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Ultrabooks: Thin and light, but not harbingers of a 'New Era'

REVIEW: Intel touts Ultrabooks as 'A New Era in Computing.' The thin, swift laptops are probably the best thing right now for getting work done on the go, but they'll be eclipsed by the iPad and other tablets before too long.

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If we return to the present, we can see Ultrabook makers like ASUS, Samsung, and Dell trying to make inroads in the areas where tablets excel. Take touch, for example -- the Zenbook I'm typing on contains a spacious, reasonably capable multitouch trackpad. I can scroll through documents easily with two fingers, swipe back and forth between Web sites with three, and even zoom in and out or bring up an application switcher with other gestures. And some forthcoming Ultrabooks, most notably the Lenovo Yoga, will include touchscreens in addition to traditional pad-and-keyboard inputs.

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These features shouldn't be overlooked, since they certainly make the computer easy to use. But a multitouch trackpad is weak tea when compared with a touch screen like the iPad's. I can actually interact directly with my media that way, flipping through songs or pictures, zipping through documents, or dragging e-mails away with a contemptuous flick of the wrist. This Zenbook's trackpad approximates that tactile experience, but a tablet is that experience.

I still need a physical keyboard for content creation, but I recognize that not everyone shares that view. And here's the thing: with a tablet, if you want a physical keyboard, you just add a physical keyboard. With a laptop, thin and light though it may be, you're stuck with that accessory at all times -- even if you're not Photoshopping or writing a report right at that moment. It's inextricably part of the device itself.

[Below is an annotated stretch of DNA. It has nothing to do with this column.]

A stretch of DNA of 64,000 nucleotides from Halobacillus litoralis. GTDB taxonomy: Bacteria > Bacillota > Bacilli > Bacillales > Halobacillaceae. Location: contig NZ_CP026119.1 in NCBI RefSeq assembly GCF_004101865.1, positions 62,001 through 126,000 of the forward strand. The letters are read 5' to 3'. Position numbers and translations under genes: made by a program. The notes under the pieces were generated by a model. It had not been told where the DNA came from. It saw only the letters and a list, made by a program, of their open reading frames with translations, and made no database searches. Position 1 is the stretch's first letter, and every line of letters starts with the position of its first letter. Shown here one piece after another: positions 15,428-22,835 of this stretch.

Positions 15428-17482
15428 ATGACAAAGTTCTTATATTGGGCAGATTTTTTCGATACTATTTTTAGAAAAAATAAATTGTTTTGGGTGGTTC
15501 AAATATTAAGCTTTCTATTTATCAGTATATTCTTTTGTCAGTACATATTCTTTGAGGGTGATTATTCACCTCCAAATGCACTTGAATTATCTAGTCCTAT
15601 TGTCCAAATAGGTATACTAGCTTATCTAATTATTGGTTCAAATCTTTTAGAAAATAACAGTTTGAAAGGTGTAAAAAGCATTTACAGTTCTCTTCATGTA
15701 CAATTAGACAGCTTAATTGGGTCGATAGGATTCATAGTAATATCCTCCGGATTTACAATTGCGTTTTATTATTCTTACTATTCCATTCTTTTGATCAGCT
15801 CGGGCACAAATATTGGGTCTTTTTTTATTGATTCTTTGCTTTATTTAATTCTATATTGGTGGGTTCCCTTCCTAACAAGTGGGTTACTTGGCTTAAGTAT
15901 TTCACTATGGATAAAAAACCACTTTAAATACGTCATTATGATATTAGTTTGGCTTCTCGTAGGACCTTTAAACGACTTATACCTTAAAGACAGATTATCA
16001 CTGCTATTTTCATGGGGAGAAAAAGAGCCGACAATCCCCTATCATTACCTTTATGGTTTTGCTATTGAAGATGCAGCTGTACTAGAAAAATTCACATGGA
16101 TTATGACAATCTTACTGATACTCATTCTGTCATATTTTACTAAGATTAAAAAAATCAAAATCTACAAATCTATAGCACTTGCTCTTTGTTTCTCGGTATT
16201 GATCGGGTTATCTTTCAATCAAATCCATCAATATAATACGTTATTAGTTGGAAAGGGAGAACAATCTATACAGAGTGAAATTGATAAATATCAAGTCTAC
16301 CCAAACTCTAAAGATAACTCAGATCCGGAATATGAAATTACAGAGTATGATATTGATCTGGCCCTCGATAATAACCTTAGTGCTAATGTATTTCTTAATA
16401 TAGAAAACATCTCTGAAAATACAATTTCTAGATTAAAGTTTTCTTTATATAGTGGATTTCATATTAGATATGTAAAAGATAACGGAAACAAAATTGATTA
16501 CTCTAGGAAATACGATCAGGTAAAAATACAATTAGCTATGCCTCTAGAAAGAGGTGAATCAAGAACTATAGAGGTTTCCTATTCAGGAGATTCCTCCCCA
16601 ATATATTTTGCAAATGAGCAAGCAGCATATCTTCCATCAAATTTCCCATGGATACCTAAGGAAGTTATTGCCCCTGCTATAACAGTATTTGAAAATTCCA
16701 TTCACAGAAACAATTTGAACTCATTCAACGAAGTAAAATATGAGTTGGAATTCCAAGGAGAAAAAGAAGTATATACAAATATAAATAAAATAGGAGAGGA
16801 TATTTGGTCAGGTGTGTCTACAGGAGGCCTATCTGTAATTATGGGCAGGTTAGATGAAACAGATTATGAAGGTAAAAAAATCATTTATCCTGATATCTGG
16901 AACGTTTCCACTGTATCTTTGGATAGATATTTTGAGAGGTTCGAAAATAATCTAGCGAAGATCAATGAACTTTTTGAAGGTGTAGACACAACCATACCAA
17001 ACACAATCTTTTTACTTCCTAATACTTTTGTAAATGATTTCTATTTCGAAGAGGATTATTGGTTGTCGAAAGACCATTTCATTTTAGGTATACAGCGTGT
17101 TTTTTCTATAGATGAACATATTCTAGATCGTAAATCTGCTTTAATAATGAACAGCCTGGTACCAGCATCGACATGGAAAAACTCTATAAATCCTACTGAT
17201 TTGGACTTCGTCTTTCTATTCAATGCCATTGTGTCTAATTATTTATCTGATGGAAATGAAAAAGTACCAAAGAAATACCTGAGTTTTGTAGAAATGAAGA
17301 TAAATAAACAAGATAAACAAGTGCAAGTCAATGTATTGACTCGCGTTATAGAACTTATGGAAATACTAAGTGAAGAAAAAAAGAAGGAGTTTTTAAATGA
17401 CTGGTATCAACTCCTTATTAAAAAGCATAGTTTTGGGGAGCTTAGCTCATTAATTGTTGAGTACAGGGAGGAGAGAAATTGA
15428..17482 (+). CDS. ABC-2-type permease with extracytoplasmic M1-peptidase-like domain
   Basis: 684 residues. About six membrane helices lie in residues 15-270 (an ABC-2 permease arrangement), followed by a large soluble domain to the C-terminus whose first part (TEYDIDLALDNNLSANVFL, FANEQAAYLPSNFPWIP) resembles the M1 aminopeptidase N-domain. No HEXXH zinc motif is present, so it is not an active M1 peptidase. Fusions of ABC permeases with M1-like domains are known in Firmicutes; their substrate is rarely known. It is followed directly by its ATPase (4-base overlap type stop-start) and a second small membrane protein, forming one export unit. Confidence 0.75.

If someone asked me right now to choose between the Zenbook sitting on my lap and the new iPad just released, I'd pick the Zenbook in a heartbeat. I made a similar choice six months ago, when I sold the iPad 2 and bought a MacBook Pro with the proceeds. I can do way more stuff here and now with a laptop than with a tablet, and the fact that most Ultrabooks are so thin and stylish is just icing on the cake. In that sense, Intel's reps were correct when they said that those interested in real work would be foolish to choose a tablet over an Ultrabook. But a year from now the iPad will be way more capable than it is today (especially if its software keeps maturing the way it has), while the Ultrabook will still be just a laptop, albeit a particularly svelte one.

The experience of using this review unit kind of makes me long for an Ultrabook of my own. I'd consider buying one: for the foreseeable future, it would be a useful machine that could accompany me everywhere and do just about everything I need. But I can't shake the feeling that the Ultrabook concept itself is obsolete. I suspect that the “New Era in Computing” is here already, or at least already coming into its own. The future is shaped like a tablet.

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